It will cost a seller time and money to get their own pre-sale survey done on the boat, but it may take months off the sale time. One way to defray the survey cost a bit is to ask for an in-water survey only. Read on-

I’m a strong supporter of getting a pre-sale survey done on your boat BEFORE you sell it in order to help establish valuation and sale price, establish credibility during the sale process, being able to “see” your own boat through outside eyes and using the report to quickly identify issues you may have overlooked.  We used these same techniques when we had a pre-sale survey done on Tulum-IV (Hunter 460) before we sold her in 2017, making the sale smooth and painless as possible.

But why should a seller spend their own money on a pre-sale survey when they know their own boat so well and their broker has told them where the boat should be priced to sell?  Read on and we’ll dive into my reasoning:

  1. Establishing the right value for your boat: Finding the right price to quickly sell your boat at isn’t just a broker going through the latest comparisons (comps), there’s a deft mixture of science and art that must be applied to get it right. I think this is a triad of boat condition, broker knowledge of the market and surveyor’s valuation.  Honestly, most of us think our boat is SOO much better than that other boat….it should sell at a premium price on the market.  Really…even with all the latest electronics, cruising gear and neat clean dodads that every boat is supposed to have, you need to look at overall condition and upkeep as well as brand to determine value…careful not to confuse the lipstick on the pig for overall quality.  This is where a professional, non-emotional surveyor will lend a helping hand, but be careful in case you get a report back that doesn’t support your valuation but screams reality. You CAN influence the valuation a surveyor gives your boat by allowing them access to every space, ensuring the boat is in proper running order prior to the survey and making sure that your boat is neat, clean and clutter free….really clutter free.  Less clutter gives the impression of more space.
  2. Using a pre-sale survey to establish credibility with any potential buyer: This one’s simple math for me. When a buyer is interested in buying a specific boat and takes the time to reach out for info on YOUR boat…whats not more impressive than being able to read a survey that clearly spells out price and condition of the boat.  In addition, most surveyors will also annotate on their reports that issues have been fixed or a fix is in progress.  As a buyer, this would quickly help me establish condition of the boat and that the seller is probably serious about selling.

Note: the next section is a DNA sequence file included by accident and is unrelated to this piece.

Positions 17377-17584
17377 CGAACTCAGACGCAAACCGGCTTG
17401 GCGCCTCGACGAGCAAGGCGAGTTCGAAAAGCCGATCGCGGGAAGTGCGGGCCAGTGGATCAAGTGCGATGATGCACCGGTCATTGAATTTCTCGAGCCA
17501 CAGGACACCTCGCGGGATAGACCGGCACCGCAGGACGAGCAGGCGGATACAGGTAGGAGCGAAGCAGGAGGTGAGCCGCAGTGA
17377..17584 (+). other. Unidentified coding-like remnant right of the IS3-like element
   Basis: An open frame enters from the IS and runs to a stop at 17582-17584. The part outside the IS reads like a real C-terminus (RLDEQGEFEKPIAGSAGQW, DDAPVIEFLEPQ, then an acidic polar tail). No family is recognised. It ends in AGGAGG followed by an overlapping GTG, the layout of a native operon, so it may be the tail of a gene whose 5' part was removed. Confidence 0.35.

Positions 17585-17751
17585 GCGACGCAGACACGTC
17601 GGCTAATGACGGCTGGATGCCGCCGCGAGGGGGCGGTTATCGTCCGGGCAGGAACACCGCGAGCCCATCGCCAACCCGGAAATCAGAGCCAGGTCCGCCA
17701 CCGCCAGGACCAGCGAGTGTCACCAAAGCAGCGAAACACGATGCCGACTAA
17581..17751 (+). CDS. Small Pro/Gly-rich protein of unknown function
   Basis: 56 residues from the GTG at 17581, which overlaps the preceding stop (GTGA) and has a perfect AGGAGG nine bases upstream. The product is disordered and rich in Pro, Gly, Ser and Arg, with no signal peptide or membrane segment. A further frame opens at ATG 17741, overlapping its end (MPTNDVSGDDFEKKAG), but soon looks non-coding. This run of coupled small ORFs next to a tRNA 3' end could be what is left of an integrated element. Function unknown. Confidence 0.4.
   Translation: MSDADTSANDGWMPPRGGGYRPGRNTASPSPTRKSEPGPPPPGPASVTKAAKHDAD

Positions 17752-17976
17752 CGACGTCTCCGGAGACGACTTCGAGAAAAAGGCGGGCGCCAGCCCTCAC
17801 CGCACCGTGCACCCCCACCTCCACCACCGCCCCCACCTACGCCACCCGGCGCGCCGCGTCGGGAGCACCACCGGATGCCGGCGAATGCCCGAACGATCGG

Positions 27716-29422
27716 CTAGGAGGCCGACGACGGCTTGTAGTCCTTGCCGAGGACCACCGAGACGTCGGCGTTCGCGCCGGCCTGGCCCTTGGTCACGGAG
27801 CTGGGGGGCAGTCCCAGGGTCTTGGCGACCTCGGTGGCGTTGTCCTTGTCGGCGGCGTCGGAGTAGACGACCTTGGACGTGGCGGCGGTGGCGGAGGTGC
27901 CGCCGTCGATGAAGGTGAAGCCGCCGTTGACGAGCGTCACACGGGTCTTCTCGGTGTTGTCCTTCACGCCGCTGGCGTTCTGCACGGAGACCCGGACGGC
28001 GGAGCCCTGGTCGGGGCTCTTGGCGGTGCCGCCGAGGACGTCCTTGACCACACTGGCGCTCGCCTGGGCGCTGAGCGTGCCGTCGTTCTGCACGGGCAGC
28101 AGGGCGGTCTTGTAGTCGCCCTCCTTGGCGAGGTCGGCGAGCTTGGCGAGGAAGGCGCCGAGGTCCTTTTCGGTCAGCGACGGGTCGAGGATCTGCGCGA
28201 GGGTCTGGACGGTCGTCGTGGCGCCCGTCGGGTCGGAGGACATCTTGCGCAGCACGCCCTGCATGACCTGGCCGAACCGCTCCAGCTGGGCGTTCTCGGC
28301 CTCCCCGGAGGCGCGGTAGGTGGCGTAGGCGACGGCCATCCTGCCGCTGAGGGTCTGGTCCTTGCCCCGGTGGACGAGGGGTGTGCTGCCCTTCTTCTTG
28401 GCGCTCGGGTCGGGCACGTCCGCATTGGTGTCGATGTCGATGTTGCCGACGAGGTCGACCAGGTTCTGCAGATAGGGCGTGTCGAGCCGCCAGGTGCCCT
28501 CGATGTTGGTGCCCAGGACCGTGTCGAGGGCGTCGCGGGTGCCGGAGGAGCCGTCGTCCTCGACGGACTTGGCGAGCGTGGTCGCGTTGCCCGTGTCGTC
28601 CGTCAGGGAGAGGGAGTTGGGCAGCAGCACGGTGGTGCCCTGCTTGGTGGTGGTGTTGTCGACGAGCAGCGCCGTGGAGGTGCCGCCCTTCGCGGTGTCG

3. Seeing your boat through outside eyes: My family and I live on our sailboat as full time cruisers and we think she’s the “bees knees”. We also think that we’ve put significant effort, time and money into bringing her “up” and modernizing her, making her the well equipped and safe sailboat we live on today.  But doesn’t everyone think that about their own boats?  Well, I think most boat owners do but most don’t live on their boats full time and perhaps they have not had to touch and modernize every single system on the boat to make sure it’s safe and functioning….like we have.  I often find that a pair of outside eyes (like a surveyor’s) help to provide non-judgemental, non-emotional feedback on condition and function that I might not be able to.  I mean….do you know how much time I spent trying to fix that system…only to have it fail again?  What do you mean it doesn’t help with value and only detracts from the ambiance of the boat?  See, as owners and full time liveaboards, we’re probably “too close” to the boat to fully be able to see things objectively, but a surveyor and perhaps a listing agent can help with that perspective.  I think outside eyes are also important when selling an older lady like we are- not everyone wants an older boat even if she has the most modern systems around and is safe and steady….and a surveyor can sometimes break that to you gently.
  4. A pre-sale survey to identify issues that you might have overlooked: As the Captain of my own sailboat, you better believe I know every single issue on the boat, but I sure don’t have time to fix every one of those issues. Some seem more important to me than others, but I’m so close to the boat because I live on it that safety and seaworthiness issues are #1.  But why am I sitting on a dock in the middle of a Baja summer….because we’re taking the time to fix cosmetic and long term issues that we know about before our own pre-sale survey!  Surveyor and Broker outside eyes prior to any buyer coming onboard seem important to this writer and I strongly suggest a surveyor looking over your boat just after you list her for sale…especially if you have a larger or older boat that might need that special buyer.

As I said above, we used these same techniques before we sold our first sailboat and I think it helped smooth the overall sale process and we’ll be getting a pre-sale survey on our current boat for sale, just as soon as we get somewhere to find a yacht surveyor.


Full Disclosure:  The author and his family live on their Aleutian-51 Ketch (Tulum V) which is currently for sale in the Sea of Cortez (one of the world’s best cruising grounds).  You can find info about Tulum V by clicking the link.  Inquiries should go to their broker at La Paz Cruisers Supply.  The family isn’t giving up on cruising at all, they just need a bit of a different configuration for their growing family.

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